Stamp Duty Holiday Explained

During the current Covid-19 pandemic the housing market has been hit hard due to the lockdown restrictions making it all but impossible for home viewings to occur. Added to this has been the financial uncertainty for many people who have been furloughed meaning that they have put buying a house on hold.

According to Zoopla housing transactions could be down by 50% this year and the Government is keen to boost the housing market. This boost isn’t just about property sales but also about boosting associated economies such as conveyancing, decorating services, removal firms and general home improvements.

In an attempt to kick-start the housing market, the Chancellor announced, on the 8th of July that he was implementing a stamp duty holiday which will run until March 2021.

Pre-Holiday System

Stamp duty is essentially a tax collected by the Government on house transactions. Before the changes were introduced the rates were:

  • For properties up to £125,000 value: 0% of the sale price payable as Stamp Duty
               
  • Properties from £125,001 to £250,000: 2% of the sale price payable as Stamp Duty
               
  • Properties from £250,001 to £925,000: 5% of the sale price payable as Stamp Duty
               
  • Properties from £925,000 to £1.5m: 10% of the sale price payable as Stamp Duty
               
  • Properties above £1.5m: 12% of the sale price payable as Stamp Duty

     

There were exemptions for first time buyers where Stamp duty was not payable on the first £300,000 as long as the property did not cost more than £500,000.

Anyone buying a second property for more than £40,000 would pay an extra 3% stamp duty on top of the normal rates. So, for houses over £40,000 and up to £125,000 you would pay 3%, on the whole value, rather than 0%, for the portion from £125,001 to £250,000 you would pay 5% and not 2% and so on.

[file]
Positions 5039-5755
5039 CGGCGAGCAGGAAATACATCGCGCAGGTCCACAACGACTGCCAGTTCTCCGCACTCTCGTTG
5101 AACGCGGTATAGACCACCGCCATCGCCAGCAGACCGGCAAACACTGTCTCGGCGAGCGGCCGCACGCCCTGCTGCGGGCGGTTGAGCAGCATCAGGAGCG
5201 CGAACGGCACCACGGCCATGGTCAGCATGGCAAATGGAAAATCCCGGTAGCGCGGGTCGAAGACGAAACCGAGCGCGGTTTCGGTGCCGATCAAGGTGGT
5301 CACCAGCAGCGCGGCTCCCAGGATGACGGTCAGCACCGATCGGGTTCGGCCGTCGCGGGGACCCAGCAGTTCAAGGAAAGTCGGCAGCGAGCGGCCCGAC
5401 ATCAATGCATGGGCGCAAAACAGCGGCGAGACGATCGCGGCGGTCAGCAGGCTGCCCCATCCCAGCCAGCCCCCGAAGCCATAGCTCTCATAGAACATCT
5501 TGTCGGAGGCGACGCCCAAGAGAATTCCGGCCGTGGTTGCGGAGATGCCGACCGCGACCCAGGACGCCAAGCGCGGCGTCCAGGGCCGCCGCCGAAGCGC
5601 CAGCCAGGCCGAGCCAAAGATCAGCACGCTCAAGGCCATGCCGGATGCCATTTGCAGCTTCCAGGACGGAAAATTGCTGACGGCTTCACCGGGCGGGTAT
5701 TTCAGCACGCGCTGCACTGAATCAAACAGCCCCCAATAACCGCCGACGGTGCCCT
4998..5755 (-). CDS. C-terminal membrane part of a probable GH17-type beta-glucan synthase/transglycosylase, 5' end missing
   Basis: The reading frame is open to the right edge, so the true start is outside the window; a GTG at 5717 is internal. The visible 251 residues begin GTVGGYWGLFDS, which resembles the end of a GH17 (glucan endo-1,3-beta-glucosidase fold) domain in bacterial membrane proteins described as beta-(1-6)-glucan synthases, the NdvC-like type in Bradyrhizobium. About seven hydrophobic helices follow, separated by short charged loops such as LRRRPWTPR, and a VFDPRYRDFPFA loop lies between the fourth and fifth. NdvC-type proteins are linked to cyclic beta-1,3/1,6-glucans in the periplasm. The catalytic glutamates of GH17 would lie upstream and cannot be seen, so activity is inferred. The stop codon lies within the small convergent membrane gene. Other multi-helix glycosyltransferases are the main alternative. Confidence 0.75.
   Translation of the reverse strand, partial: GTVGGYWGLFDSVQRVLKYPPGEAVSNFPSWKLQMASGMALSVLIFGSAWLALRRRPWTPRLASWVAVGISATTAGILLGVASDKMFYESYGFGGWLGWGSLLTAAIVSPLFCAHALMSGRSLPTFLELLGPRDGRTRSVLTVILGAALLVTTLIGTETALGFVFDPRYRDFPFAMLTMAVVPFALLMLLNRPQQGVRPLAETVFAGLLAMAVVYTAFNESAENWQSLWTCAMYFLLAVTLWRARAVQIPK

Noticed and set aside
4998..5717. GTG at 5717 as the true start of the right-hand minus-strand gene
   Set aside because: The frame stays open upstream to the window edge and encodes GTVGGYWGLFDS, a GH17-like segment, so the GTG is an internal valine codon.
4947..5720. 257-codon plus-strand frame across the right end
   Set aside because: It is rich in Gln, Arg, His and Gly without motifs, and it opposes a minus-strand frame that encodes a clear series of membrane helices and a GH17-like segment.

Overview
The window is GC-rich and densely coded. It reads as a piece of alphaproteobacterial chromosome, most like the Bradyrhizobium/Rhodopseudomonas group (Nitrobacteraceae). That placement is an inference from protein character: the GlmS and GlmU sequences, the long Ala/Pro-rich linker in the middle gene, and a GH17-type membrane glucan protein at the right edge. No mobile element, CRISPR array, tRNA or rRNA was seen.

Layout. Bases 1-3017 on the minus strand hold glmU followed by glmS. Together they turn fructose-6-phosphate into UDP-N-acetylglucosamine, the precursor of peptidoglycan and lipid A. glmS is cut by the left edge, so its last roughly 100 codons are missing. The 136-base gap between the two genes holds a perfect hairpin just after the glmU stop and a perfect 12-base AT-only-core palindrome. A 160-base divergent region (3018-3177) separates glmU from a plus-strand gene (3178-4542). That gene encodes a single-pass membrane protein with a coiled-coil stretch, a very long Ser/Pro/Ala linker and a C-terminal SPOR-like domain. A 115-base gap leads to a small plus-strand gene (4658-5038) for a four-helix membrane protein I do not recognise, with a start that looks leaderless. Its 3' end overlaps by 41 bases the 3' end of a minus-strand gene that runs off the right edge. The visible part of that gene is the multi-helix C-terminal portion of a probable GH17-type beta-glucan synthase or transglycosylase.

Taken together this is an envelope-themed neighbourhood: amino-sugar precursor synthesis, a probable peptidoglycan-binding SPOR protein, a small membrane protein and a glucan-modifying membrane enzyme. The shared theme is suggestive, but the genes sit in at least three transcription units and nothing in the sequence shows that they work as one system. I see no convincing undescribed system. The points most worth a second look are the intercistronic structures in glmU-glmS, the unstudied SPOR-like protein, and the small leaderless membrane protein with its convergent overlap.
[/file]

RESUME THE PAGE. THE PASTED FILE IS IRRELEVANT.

Stamp Duty Holiday

The stamp duty holiday will benefit those purchasing homes less than £500,000 as the new threshold for having to pay stamp duty has been set at £500,000. The new rates are shown below.

  • For properties up to £500,000: 0% of the sale price payable as Stamp Duty
               
  • Properties £500,001 to £925,000: 5% of the sale price payable as Stamp Duty
               
  • Properties £925,001 to £1.5m: 10% of the sale price payable as Stamp Duty
               
  • Properties above £1.5m: 12% of the sale price payable as Stamp Duty
     

The 3% surcharge for second properties remains at 3%.

Savings potential

A home mover buying a £500,000 property, under the old system, would pay £15,000 in stamp duty. Under the holiday scheme, they would pay nothing. A first-time buyer buying a £500,000 home would have paid £10,000 under the old system and will pay nothing under the new system. There is no benefit, however, for a first time buyer buying a home under £300,000 as under the old and new scheme they would pay nothing. Similarly those purchasing properties in the higher brackets will also save £15,000.

Timings

The scheme came into force on 8th July 2020 and will run to the 31st March 2021. Any property purchases completed between those times will be subject to the new stamp duty regime.

Stamp duty holidays are not new, but they do help property buyers save a lot of money, which either makes the purchase more affordable or gives them spare cash to spend on home improvements and décor etc. Because it is time limited, if you are looking to purchase a new home, remember it takes anywhere between 8 & 22 weeks to complete the transaction (dependent on complexities) that doesn’t really give you a lot of ley way so we advise to start your property search now!

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